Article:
The Vortex red dot review is the consequence of the device’s rising popularity among weapons enthusiasts. Vortex has become one of the most well-known red dot producers due to years of study and devotion to producing the finest optics. This made us curious how the Vortex red dot sight would compare to the top red dot sight alternatives.
As optical technology advances, red dot sights have become lighter, more compact, and offer a sharper sight image. The open-frame design maintains durability while allowing for less obscured peripheral vision. Because of the advancements, open-frame red dots are becoming increasingly popular as shotgun or rifle sights.
The Differences Between Vortex Viper VS Venom VS Razor:
Vortex is a key player in the gun optics industry, producing a variety of exquisite models such as riflescopes, red dots, rangefinders, binoculars, spotting scopes, tripods, and monoculars, as well as a variety of gear and accessories.
The Vortex Venom, Vortex Razor, and the Vortex Viper are among the many high-performance versions. Both of these types are little Red Dot sights for pistols and rifles.
Vortex Viper VS Venom VS Razor Rifle Scope
|Model||Vortex Viper||Vortex Venom||Vortex Razor|
|Length||13.7 inches||6.7 inches||14.4 inches|
|Magnification||4 to 16x||1x||27–60x|
|Objective Lens Diameter||50 mm||26.5 mm||42mm|
|Reticle||6 MOA Dot||3 MOA Dot||6 MOA Dot|
|Weight||56.7 g||45.4 g||39.7 g|
Detailed Comparisons Between Vortex Viper VS Venom VS Razor:
Weight, size & Build:
Vortex Viper: The Vortex viper is made of a single piece of aluminum, making it lightweight and durable. The exterior of these red dot sights has a matte black anodized coating.
Furthermore, the lenses are multi-coated with an anti-reflective coating, which aids in light transmission for a better viewing experience.
The Vortex Viper is simple and designed to endure recoil and impact forces. These reflex sights’ design and quality suit pistol, shotgun, carbine, and rifles used in any setting.
Vortex Venom: This Venom red dot sight 3 MOA optic is rugged and can withstand the recoil of handguns, shotguns, and rifles. It is waterproof and fog proof since it is O-ring sealed. An ArmorTek coating even protects the lens. It’s also extraordinarily tiny and lightweight, weighing just under half the weight of comparable red dots like the Sig Romeo 5. The Venom red dot sight is powered by a CR1632 battery which can last up to 150 hours on high and 30,000 hours on low. Not only that, but its top-load method makes it extremely simple to replace. I didn’t even have to remove it from my handgun to change the batteries.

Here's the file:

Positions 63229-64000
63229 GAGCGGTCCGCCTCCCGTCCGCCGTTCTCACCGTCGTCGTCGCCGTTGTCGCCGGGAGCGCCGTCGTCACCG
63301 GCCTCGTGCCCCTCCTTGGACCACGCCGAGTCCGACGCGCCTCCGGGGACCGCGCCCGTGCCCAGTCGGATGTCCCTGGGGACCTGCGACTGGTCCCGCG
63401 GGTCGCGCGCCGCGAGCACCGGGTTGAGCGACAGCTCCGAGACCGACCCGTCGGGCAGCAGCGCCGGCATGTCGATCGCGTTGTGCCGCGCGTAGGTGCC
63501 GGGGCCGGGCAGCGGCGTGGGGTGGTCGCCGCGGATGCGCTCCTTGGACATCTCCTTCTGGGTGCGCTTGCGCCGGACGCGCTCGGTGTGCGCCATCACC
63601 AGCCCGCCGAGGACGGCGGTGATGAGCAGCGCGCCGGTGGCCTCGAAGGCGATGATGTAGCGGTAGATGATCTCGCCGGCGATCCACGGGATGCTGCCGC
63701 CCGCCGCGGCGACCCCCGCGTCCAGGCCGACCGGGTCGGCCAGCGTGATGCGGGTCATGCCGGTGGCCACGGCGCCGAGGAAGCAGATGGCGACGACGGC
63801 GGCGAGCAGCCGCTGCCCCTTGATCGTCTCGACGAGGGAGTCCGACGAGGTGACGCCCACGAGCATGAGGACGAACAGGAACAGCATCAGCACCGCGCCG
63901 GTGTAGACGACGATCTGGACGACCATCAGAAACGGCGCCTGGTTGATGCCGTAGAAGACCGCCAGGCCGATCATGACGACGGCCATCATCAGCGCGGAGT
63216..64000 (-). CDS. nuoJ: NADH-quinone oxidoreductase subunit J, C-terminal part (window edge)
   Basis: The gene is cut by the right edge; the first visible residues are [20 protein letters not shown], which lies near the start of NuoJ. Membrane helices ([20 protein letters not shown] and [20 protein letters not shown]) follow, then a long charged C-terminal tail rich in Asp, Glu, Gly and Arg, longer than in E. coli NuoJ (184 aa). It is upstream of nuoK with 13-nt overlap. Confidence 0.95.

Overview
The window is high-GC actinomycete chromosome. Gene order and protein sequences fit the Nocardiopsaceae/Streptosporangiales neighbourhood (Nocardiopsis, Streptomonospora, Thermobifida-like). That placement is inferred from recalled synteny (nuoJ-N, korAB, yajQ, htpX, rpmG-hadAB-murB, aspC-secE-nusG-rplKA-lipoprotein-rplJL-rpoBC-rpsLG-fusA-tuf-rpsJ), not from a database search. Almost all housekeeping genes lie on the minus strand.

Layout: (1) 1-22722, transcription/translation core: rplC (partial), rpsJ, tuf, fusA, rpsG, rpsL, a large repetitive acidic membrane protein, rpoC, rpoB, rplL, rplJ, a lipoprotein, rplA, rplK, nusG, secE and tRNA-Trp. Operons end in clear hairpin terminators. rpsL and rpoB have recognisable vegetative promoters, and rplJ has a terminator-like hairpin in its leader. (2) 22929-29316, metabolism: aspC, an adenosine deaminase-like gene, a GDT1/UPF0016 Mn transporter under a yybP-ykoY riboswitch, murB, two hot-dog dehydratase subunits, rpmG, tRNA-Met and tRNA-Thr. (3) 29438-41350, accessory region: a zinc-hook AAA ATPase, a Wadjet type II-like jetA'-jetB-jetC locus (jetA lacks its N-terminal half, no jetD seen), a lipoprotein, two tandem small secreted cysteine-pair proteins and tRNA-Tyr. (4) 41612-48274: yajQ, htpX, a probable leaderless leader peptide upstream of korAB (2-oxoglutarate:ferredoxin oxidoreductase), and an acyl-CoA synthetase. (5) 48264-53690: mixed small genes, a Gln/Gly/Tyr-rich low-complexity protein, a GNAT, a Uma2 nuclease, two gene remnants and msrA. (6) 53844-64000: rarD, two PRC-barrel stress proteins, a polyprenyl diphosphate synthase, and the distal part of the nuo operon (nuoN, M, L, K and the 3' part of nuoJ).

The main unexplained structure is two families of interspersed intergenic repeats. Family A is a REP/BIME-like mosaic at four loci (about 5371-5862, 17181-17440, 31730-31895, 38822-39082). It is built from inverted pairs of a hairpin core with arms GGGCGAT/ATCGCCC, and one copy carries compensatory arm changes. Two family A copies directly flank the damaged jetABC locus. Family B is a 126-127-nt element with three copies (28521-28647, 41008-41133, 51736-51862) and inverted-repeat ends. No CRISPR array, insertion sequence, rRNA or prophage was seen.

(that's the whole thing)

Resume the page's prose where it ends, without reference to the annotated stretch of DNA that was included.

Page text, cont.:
Vortex Razor: From a mechanical standpoint, the spotting scope performs admirably. The protective rubber armor is of highly excellent quality – its somewhat rough surface adheres to your hands as it should. Yet, it isn’t loose, adequately protecting the gadget. All mechanisms function correctly. A built-in retractable sunshade may be effortlessly extended, showing the spotting scope’s metal chassis and covering the front elements hidden inside the optical tube around 6 cm deep. The tripod mounting shoe, as already indicated, and the focusing collar both operate admirably. The mount and its interior and the region around the prisms are all black and matt, with no openings or gaps. You’re dealing with a piece of weather-sealed equipment here.
Lens and Reticle:
Vortex Viper: A red light-emitting diode illuminates the Vortex viper optics (LED). The Viper is only available in a 6 MOA configuration. Dot size is a personal preference. However, a larger dot is better suited for close-quarters encounters, more prevalent with a handgun. The controls for the optics are conveniently located on the side and are simple to use. You may switch the optics off/on and alter the reticle brightness settings. The Viper has ten reticle brightness adjustments to accommodate a broad range of lighting situations.
Vortex Venom: The glass clarity on the Venom red dot sight 3 MOA reticle is excellent. The lenses are entirely multi-coated, allowing maximum light transmission while minimizing glare. It has a broad field of vision and excellent clarity. Venom includes a 3 MOA red dot reticle with dot intensity settings, allowing you to get on target quickly.